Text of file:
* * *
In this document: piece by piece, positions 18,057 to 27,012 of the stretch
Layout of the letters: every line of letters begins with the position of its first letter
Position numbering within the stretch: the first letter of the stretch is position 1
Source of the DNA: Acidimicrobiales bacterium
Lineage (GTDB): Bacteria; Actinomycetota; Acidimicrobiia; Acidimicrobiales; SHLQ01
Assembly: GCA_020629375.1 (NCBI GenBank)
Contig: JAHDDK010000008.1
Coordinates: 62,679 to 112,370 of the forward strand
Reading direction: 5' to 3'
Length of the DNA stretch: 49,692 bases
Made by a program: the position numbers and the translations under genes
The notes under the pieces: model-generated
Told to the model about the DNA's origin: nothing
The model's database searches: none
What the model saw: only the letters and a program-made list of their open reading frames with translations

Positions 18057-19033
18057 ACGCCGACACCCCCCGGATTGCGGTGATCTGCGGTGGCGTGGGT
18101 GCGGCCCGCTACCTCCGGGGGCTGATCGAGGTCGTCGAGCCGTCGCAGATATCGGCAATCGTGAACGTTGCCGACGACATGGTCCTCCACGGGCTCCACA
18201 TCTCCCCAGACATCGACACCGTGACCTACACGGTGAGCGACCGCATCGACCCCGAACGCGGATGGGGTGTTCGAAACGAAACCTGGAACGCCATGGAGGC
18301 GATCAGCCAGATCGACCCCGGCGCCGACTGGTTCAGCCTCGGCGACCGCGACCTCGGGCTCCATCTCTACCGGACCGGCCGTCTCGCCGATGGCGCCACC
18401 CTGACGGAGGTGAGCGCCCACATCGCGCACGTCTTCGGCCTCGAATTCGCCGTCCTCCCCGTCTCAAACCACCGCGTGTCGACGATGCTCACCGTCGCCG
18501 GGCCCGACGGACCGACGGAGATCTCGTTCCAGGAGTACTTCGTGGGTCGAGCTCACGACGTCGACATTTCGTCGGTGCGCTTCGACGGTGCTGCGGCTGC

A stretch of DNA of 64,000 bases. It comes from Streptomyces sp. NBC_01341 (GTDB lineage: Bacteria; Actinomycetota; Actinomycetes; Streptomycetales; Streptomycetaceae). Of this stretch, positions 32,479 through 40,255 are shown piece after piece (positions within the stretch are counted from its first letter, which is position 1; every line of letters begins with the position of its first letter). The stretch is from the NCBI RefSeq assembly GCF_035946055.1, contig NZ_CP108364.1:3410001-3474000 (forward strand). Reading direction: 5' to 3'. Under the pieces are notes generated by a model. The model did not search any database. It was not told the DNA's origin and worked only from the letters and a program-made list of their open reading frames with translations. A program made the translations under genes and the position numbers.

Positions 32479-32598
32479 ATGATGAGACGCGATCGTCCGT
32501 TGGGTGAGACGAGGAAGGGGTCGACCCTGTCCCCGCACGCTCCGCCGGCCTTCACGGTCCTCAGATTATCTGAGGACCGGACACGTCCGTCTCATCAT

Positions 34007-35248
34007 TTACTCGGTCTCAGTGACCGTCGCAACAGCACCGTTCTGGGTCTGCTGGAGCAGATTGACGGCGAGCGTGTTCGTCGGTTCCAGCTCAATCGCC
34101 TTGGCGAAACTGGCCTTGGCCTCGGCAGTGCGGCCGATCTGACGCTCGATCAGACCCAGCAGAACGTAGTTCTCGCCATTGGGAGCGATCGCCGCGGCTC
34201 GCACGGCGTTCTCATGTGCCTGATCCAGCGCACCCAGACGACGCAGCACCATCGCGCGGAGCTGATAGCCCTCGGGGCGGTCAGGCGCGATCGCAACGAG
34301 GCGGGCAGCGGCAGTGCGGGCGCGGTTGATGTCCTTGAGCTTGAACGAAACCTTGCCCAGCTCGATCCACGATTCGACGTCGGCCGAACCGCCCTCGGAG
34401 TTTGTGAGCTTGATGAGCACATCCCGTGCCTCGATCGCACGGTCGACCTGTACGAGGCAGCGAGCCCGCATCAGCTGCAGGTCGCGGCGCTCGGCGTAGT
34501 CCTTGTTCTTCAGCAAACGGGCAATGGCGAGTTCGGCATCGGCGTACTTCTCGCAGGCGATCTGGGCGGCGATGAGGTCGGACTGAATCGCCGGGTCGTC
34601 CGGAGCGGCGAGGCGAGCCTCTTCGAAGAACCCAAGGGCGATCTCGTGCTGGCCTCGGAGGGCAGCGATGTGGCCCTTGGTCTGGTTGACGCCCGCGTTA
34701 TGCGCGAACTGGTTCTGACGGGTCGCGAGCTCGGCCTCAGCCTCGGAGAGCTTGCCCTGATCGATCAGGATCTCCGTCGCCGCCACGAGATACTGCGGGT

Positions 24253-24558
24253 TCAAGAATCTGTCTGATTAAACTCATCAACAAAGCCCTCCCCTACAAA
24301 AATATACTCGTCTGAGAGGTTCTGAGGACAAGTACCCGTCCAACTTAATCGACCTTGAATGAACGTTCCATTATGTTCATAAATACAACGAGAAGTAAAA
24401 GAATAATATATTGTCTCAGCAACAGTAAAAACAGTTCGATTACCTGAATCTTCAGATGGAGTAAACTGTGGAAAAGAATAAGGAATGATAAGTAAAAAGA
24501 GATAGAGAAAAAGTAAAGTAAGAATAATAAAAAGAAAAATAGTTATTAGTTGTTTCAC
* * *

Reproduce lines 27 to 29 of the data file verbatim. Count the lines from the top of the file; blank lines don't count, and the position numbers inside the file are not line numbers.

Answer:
Positions 34007-35248
34007 TTACTCGGTCTCAGTGACCGTCGCAACAGCACCGTTCTGGGTCTGCTGGAGCAGATTGACGGCGAGCGTGTTCGTCGGTTCCAGCTCAATCGCC
34101 TTGGCGAAACTGGCCTTGGCCTCGGCAGTGCGGCCGATCTGACGCTCGATCAGACCCAGCAGAACGTAGTTCTCGCCATTGGGAGCGATCGCCGCGGCTC